Chapter Fifty-Six: Commodified Digitalisation in Education

Last month, the government of Andhra Pradesh signed an MOU with the edtech giant BYJU's, to have their online courses integrated into the AP school system, as well as signing them on to develop curriculum for schools in the state.

State CM Jagan Mohan Reddy claims that the initiative is set to be an equaliser, as the content is already available to children from private schools and others who could afford it- only that it comes at a hefty pricetag of Rs 25,000 per year, something out of the reach of most. Now, it will be available to government school students for free. Further, the government also to give tabs so that digital experience and digital knowledge is available to the children,” he said.

It is not just Andhra. The former education minister of Maharashtra, before the fall of the Maha Vikas Aghadi, Adithya Thackarey had also signed an MOU with BYJU's for their state.

While on the one hand, as Mr. Reddy claims, this will bring digital devices and education to more people; on the other hand, there are other concerns.

The long period of school closures during the COVID pandemic saw the unchecked rise of online learning platforms such as BYJU's- more popularly called India's ed-tech companies. The problem is not something inherent in digital technology used for education, but rather when a commodified platform-app enters education as the government retreats from properly fulfilling their role in making better educational institutions and infrastructure.

Some articles also point out how these companies' marketing practices are trying to scare concerned parents by highlighting the gap that occurred during the pandemic years.

From a conference on the issues regarding right digitalisation, "Lack of alignment with the aims of education, attempts to bypass the teacher, lack of regulation of data collection and privacy, learnification, endangerment of teacher and student autonomy, manipulative algorithms that may push education towards “radical behaviourism”, ownership by big-tech, possibilities of techno-determinism driving education , are some of the key issues" that was pointed out regarding ed-techs replacing traditional teaching rather than aiding it.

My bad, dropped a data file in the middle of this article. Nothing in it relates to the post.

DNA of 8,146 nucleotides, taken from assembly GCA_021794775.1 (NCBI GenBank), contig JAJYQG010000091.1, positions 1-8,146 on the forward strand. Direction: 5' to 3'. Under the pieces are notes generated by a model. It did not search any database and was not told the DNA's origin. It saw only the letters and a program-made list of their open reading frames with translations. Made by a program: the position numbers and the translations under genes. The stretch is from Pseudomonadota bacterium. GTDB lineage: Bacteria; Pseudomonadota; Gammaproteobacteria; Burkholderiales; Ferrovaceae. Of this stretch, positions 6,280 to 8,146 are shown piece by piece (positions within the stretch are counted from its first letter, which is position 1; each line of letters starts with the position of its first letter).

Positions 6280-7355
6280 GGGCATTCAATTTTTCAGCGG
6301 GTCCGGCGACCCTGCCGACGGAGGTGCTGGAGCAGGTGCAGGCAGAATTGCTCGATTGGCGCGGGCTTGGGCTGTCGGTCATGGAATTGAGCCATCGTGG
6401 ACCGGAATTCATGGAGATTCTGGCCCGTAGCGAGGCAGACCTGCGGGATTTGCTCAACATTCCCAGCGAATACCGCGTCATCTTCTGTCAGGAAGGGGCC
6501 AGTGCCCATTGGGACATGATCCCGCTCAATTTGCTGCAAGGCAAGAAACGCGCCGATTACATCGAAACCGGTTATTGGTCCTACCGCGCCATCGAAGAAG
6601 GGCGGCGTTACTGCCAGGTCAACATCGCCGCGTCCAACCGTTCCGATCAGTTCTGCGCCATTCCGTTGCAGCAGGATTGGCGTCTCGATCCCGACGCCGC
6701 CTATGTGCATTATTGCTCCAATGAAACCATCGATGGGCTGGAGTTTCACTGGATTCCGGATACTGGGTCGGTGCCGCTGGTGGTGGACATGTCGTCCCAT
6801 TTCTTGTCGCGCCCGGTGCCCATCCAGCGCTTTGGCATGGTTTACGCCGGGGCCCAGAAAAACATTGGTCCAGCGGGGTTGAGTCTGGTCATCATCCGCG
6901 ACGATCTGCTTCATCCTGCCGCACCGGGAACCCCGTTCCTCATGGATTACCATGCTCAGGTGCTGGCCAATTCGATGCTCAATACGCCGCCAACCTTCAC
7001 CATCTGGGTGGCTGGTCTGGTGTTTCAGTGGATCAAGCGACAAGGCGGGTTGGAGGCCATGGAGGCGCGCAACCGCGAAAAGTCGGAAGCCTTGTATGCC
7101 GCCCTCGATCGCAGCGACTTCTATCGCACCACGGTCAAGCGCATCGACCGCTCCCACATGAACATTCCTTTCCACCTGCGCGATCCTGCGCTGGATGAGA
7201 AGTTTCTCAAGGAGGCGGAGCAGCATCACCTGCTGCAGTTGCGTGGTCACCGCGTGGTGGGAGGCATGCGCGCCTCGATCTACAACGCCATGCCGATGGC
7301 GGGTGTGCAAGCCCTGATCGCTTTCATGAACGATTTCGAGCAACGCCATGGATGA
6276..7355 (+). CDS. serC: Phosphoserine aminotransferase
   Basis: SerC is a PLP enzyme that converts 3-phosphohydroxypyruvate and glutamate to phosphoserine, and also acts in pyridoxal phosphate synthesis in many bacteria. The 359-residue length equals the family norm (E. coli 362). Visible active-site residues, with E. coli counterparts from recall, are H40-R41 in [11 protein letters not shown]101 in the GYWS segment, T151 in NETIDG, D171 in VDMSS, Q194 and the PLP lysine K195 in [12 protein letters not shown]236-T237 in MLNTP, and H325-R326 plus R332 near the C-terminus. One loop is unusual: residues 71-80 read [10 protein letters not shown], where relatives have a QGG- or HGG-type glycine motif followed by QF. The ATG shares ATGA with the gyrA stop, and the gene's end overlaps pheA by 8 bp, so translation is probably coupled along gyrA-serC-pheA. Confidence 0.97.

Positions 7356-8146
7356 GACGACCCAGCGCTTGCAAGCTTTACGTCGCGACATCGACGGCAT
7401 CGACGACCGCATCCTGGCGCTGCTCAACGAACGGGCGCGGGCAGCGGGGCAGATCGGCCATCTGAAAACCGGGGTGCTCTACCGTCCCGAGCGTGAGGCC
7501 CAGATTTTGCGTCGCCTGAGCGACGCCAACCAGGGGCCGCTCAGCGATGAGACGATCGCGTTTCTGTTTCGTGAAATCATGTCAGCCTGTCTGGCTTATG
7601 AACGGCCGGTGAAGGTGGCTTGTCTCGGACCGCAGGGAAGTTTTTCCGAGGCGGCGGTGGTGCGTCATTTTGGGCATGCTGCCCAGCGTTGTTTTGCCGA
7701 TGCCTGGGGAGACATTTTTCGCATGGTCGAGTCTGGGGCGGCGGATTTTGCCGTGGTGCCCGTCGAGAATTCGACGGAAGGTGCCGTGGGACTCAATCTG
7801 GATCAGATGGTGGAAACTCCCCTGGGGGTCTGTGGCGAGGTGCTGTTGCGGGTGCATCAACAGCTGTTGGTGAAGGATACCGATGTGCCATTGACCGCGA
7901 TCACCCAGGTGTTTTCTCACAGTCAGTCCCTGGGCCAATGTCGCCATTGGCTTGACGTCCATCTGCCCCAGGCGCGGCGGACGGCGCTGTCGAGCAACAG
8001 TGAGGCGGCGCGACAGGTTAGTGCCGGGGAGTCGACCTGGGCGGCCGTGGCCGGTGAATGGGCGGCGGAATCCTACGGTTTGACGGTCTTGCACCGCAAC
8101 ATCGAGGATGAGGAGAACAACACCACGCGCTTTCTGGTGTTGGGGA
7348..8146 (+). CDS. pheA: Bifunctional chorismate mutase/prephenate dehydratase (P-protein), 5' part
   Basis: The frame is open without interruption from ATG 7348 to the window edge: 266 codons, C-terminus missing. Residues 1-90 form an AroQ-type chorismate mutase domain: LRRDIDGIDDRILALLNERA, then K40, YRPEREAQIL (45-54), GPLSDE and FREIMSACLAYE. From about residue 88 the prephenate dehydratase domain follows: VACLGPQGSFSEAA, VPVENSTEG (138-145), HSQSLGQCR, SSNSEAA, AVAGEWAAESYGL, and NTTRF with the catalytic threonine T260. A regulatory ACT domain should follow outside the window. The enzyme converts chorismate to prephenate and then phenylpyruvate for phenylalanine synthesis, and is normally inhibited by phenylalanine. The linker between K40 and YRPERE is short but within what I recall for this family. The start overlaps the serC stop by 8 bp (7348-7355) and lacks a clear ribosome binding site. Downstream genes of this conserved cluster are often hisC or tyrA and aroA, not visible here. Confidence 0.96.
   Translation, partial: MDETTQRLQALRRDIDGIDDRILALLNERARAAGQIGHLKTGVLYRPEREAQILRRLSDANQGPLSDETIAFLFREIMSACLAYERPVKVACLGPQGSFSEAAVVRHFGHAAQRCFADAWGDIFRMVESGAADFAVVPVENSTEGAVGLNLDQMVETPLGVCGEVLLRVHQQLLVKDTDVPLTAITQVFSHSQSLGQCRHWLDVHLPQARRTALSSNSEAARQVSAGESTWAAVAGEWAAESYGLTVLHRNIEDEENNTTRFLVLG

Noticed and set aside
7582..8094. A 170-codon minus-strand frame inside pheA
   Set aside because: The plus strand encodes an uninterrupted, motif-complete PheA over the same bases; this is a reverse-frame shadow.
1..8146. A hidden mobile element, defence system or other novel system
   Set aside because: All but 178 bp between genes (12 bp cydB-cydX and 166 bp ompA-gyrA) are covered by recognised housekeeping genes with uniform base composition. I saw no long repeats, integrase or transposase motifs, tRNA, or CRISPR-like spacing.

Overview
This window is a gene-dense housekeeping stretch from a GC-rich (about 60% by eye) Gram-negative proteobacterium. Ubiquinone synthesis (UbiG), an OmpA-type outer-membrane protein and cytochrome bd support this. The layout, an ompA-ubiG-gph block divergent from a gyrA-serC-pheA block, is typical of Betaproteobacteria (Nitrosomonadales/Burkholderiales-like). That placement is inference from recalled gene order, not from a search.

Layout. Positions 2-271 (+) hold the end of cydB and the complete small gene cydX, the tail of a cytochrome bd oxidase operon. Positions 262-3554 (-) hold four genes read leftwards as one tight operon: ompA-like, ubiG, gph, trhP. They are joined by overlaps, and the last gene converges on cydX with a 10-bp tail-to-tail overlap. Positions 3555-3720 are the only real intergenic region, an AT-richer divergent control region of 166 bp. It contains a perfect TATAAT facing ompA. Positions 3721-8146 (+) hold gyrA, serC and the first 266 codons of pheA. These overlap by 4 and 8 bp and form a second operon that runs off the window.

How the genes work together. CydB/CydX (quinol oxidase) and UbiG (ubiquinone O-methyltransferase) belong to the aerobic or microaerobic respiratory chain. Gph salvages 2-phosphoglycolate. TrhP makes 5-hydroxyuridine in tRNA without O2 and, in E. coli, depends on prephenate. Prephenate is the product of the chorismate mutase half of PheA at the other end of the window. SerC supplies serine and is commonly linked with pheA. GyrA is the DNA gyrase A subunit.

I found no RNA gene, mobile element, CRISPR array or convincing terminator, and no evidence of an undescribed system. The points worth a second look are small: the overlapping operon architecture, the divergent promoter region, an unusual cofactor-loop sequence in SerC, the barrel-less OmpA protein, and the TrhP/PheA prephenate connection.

Right now, there are no assessments or studies on how this new form of digitalisation in education can impact teaching and pedagogy. They are centralised and concentrated on multi-billion dollar big monopolies, without any government regulation. There is also zero clarity on the data collected by these apps, and who owns them.

As critics of the New Education Policy point out, ed-techs and pushing digital into education without due process cannot be a solution to everything plaguing India's education infrastructure.

DEF is partnering with IT for Change, Internet Freedom Foundation, All India Forum for Right to Education, Right to Education Forum and Bharath Krishak Samaj on 'right digitalization - where digitalization was going wrong and how to geet it right.' You can read more in the previous TypeRight here, and stay tuned for more from the program.

For continued updates on this, follow The National Coalition on the Education Emergency, a group of individuals and organisations that have come together to work on issues relating to the impact on the pandemic on school education in India. They have already written to the Government of Andhra Pradesh highlighting the concerns with their signing MOUs with big ed-tech.

In Other News

Last week, after prolonged campaigns, protests and litigation, fact checker and Alt-News Co-Founder Zubair has been released from prison.

Walking out of jail, Zubair mentioned how he would have used the time in prison to debunk the falls news against himself had he been given internet access there.

The amended bill that mandated a linking of Electoral IDs and Voter ID cards have been challenged in the supreme court. Read here to find out more on why the issue is contentious.

And some updates from the Facebook whistleblower story we had covered earlier on TypeRight:

An important Opinion piece from The Hindu on how technology in governance can sometimes be dehumanising in democracies:

Updates from DEF

First, some updates from our Smartpur Workshop

Some updates from the Gully Classes Foundation we had been working with in Mumbai:

From our Data Rights Workshop as part of the A-CODE project:

Don't forget to join us for the second series of CNX 2022, this 29th. Register in the link below.

From our Digi-Gyan Project in Haryana:

Until next week, we stay in solidarity with our journalists, fact-checkers and other defenders of democracy:

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TypeRight - The Digital Nukkad

TypeRight - The Digital Nukkad, is a weekly conversational bulletin curated through the news and discussions on social media as well as what's happening on the ground. Through the eyes and ears of Digital Empowerment Foundation across rural India and global south, TypeRight aspires to focus on bringing the contextual relevance of digital technologies and developments on the society - both connected and unconnected.